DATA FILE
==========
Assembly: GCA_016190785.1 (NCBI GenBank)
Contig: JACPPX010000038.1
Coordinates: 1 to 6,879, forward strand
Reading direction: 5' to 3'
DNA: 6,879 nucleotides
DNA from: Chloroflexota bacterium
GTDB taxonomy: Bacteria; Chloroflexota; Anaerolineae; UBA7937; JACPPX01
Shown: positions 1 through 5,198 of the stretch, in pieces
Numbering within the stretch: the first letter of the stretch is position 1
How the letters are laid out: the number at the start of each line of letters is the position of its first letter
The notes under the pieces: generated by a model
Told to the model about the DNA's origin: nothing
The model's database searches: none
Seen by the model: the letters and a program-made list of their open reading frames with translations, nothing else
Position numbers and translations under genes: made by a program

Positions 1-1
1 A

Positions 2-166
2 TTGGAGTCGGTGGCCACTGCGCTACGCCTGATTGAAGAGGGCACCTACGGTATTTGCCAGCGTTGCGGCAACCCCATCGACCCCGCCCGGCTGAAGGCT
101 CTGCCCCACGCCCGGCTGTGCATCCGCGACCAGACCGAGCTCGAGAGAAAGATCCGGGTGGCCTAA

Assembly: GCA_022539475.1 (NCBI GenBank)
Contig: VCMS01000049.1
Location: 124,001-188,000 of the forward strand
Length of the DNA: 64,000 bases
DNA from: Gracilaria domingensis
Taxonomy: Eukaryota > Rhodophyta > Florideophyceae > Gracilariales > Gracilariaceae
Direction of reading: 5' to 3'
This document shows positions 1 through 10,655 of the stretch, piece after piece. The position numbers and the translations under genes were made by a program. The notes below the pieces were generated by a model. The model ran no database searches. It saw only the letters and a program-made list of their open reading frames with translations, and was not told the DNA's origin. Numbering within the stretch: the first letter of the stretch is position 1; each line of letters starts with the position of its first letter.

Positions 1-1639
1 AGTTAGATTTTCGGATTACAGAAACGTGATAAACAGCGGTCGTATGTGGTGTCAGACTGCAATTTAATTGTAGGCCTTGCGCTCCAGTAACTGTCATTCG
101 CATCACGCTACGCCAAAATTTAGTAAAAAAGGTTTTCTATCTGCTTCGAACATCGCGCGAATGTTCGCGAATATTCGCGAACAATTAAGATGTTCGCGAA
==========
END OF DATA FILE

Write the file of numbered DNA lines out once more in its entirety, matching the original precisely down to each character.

Assembly: GCA_016190785.1 (NCBI GenBank)
Contig: JACPPX010000038.1
Coordinates: 1 to 6,879, forward strand
Reading direction: 5' to 3'
DNA: 6,879 nucleotides
DNA from: Chloroflexota bacterium
GTDB taxonomy: Bacteria; Chloroflexota; Anaerolineae; UBA7937; JACPPX01
Shown: positions 1 through 5,198 of the stretch, in pieces
Numbering within the stretch: the first letter of the stretch is position 1
How the letters are laid out: the number at the start of each line of letters is the position of its first letter
The notes under the pieces: generated by a model
Told to the model about the DNA's origin: nothing
The model's database searches: none
Seen by the model: the letters and a program-made list of their open reading frames with translations, nothing else
Position numbers and translations under genes: made by a program

Positions 1-1
1 A

Positions 2-166
2 TTGGAGTCGGTGGCCACTGCGCTACGCCTGATTGAAGAGGGCACCTACGGTATTTGCCAGCGTTGCGGCAACCCCATCGACCCCGCCCGGCTGAAGGCT
101 CTGCCCCACGCCCGGCTGTGCATCCGCGACCAGACCGAGCTCGAGAGAAAGATCCGGGTGGCCTAA

Assembly: GCA_022539475.1 (NCBI GenBank)
Contig: VCMS01000049.1
Location: 124,001-188,000 of the forward strand
Length of the DNA: 64,000 bases
DNA from: Gracilaria domingensis
Taxonomy: Eukaryota > Rhodophyta > Florideophyceae > Gracilariales > Gracilariaceae
Direction of reading: 5' to 3'
This document shows positions 1 through 10,655 of the stretch, piece after piece. The position numbers and the translations under genes were made by a program. The notes below the pieces were generated by a model. The model ran no database searches. It saw only the letters and a program-made list of their open reading frames with translations, and was not told the DNA's origin. Numbering within the stretch: the first letter of the stretch is position 1; each line of letters starts with the position of its first letter.

Positions 1-1639
1 AGTTAGATTTTCGGATTACAGAAACGTGATAAACAGCGGTCGTATGTGGTGTCAGACTGCAATTTAATTGTAGGCCTTGCGCTCCAGTAACTGTCATTCG
101 CATCACGCTACGCCAAAATTTAGTAAAAAAGGTTTTCTATCTGCTTCGAACATCGCGCGAATGTTCGCGAATATTCGCGAACAATTAAGATGTTCGCGAA